Produce prescriptions may promote better heart health

A packed array of many colorful vegetables and fruit, with flowers; concept is healthy eating, heart health

It’s no secret that the typical American diet isn’t very healthy. Only about one in 10 American adults eats the recommended daily amount of fruit (1-1/2 to 2 cups) or vegetables (2 to 3 cups). These dietary shortfalls are even more pronounced among people in lower income groups. And the health impacts are substantial: In the United States, poor diets have been linked with more than 300,000 annual deaths from heart disease and diabetes.

Produce prescriptions enable health care workers to give vouchers for free or discounted produce at grocery stores or farmers’ markets to people living in low-income neighborhoods. A recent study asks whether these programs might help people at risk for heart disease eat more fruits and vegetables, and possibly improve health issues like high blood pressure. While Dr. Anne Thorndike, an associate professor of medicine at Harvard Medical School who studies cardiometabolic disease prevention and nutrition security, questions some findings in the study, she notes that there are lessons to be learned here.

How was the study done?

The study pooled data on nine different produce prescription programs given out in 22 locations spread over a dozen states across the country. A total of about 2,000 adults and 1,800 children from low-income neighborhoods were enrolled. Participants received vouchers or cards to buy produce worth $15 to $300 per month (depending on family size). They also attended nutrition classes.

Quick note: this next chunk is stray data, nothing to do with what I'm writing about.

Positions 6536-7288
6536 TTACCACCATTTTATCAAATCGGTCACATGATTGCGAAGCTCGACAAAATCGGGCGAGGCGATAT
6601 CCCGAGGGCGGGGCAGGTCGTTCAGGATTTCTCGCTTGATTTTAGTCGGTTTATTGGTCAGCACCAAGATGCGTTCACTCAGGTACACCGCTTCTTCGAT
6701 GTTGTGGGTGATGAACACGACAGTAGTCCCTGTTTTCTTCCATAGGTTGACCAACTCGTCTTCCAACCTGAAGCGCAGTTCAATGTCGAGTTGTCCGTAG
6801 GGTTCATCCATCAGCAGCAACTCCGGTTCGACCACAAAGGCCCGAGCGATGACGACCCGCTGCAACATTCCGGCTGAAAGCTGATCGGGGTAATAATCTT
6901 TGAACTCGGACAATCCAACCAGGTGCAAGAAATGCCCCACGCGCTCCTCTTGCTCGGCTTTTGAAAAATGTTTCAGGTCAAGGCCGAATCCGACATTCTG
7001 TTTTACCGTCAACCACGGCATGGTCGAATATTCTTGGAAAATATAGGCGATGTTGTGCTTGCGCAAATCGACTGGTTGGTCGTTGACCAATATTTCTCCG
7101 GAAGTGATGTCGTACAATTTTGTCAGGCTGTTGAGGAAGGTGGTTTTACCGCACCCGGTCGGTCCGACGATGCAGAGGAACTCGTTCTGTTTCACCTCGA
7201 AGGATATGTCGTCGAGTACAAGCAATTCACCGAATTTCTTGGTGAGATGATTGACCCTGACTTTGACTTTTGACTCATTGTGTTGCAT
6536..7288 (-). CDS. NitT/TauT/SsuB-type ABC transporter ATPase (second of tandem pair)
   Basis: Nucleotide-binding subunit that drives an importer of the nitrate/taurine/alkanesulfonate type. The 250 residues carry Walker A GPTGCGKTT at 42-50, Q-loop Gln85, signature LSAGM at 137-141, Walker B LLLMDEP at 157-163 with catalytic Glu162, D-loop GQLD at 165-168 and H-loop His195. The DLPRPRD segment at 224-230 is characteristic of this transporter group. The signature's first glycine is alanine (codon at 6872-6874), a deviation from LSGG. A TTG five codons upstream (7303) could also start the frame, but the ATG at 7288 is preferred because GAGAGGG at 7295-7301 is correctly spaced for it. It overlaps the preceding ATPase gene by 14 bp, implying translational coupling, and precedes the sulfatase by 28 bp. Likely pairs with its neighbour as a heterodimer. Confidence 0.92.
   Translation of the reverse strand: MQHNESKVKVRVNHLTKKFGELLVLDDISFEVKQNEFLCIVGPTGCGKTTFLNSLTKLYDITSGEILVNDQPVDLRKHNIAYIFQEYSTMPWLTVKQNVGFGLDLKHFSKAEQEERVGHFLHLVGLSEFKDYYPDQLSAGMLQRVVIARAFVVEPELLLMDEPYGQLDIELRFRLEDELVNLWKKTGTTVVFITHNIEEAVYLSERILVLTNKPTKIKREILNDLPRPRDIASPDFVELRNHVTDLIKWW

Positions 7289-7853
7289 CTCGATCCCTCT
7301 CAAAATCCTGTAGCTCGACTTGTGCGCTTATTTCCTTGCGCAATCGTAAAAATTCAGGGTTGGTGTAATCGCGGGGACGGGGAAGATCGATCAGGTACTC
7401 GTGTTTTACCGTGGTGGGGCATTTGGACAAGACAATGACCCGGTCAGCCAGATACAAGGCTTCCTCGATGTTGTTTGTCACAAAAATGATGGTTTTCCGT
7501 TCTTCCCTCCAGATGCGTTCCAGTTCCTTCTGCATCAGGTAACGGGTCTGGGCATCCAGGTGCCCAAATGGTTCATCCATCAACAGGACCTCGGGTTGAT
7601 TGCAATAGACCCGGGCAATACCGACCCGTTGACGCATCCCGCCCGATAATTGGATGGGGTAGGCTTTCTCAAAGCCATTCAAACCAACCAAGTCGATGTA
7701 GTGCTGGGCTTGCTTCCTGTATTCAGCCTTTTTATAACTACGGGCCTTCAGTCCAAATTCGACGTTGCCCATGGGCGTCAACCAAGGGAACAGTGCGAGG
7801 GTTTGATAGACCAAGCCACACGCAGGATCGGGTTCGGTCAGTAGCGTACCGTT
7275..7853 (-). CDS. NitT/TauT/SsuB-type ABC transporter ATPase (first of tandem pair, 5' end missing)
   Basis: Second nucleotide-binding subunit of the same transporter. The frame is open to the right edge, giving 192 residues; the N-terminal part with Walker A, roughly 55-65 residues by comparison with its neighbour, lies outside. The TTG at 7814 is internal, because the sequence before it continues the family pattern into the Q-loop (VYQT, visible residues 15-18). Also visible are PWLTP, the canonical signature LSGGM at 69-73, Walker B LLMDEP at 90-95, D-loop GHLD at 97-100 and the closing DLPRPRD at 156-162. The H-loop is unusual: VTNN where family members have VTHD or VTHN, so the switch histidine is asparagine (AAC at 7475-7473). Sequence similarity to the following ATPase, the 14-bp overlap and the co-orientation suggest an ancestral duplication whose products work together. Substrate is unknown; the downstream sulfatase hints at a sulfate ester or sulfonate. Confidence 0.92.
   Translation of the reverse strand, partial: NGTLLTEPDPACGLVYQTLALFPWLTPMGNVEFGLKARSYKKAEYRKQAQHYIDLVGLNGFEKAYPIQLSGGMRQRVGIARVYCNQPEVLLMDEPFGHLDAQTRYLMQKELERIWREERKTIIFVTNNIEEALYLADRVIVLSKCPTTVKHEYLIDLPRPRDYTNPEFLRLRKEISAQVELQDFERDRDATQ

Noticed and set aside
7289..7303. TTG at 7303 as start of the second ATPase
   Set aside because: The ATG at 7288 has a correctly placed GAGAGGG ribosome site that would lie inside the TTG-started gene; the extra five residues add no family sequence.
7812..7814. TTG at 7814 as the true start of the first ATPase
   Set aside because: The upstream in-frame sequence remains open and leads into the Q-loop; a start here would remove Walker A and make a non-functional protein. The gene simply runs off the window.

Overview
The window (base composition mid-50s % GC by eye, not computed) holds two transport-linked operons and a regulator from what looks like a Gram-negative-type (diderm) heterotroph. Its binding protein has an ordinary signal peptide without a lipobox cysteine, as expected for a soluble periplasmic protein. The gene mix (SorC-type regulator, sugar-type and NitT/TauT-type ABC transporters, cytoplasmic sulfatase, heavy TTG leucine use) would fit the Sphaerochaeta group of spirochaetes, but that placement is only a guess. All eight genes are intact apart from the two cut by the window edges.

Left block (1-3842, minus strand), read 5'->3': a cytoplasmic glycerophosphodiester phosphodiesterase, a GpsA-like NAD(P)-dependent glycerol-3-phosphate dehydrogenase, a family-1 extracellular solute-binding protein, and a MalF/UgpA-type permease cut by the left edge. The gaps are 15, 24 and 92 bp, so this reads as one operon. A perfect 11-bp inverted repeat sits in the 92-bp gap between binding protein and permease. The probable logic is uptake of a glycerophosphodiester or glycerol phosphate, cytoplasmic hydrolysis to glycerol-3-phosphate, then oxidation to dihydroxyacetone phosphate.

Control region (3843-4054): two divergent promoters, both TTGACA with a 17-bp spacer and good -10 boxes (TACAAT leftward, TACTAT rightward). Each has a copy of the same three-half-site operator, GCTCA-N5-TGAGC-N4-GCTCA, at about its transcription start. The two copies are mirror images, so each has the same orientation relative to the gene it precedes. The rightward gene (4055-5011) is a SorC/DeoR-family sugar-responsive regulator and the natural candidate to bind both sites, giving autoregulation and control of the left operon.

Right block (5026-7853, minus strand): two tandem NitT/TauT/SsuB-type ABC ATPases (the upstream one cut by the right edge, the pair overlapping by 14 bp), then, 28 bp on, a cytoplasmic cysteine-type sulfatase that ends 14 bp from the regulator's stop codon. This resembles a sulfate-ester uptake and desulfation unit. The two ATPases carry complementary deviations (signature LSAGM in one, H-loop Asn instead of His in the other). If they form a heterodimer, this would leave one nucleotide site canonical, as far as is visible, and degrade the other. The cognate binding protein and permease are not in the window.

The programs lasted between four and 10 months. At the start and end of each program, participants filled out questionnaires about their fruit and vegetable consumption and health status. The questionnaires also asked about food insecurity, which is not having access to adequate food to meet one’s basic needs. Blood pressure, blood sugar, height, and weight were recorded for some program participants.

What were the findings?

During the produce prescription program, adults ate nearly one additional cup of fruits and vegetables per day; children ate an extra quarter-cup daily. In adults, these changes were associated with lower blood pressure in people who had high blood pressure and lower blood sugar in people who had diabetes. The researchers also documented drops in body mass index (BMI) among adults with obesity.

All glowing results, right? Well, maybe not.

“Because of the study’s limitations, including a lack of a comparison group — which is standard practice in diet studies — those potential health benefits are hard to prove,” says Dr. Thorndike. In addition, the investigators relied on statistical techniques to account for high rates of missing data from some programs, which could also skew results.

It’s hard to imagine how eating an extra serving of produce daily could lower BMI values within six months, says Dr. Thorndike. “However, there’s so much strong data that associates eating a healthy diet, particularly one that includes plenty of fruits and vegetables, with a lower rate of almost every chronic disease, including heart disease, cancer, and dementia,” she adds.

The bottom line

While flawed, this research is interesting, and highlights the need to improve diet quality for all Americans, especially those who face added barriers due to their financial circumstances.

“I’m a huge believer in produce prescriptions,” says Dr. Thorndike, “and part of my research mission is to determine the best way to design and deliver them so people get the greatest possible health benefit.”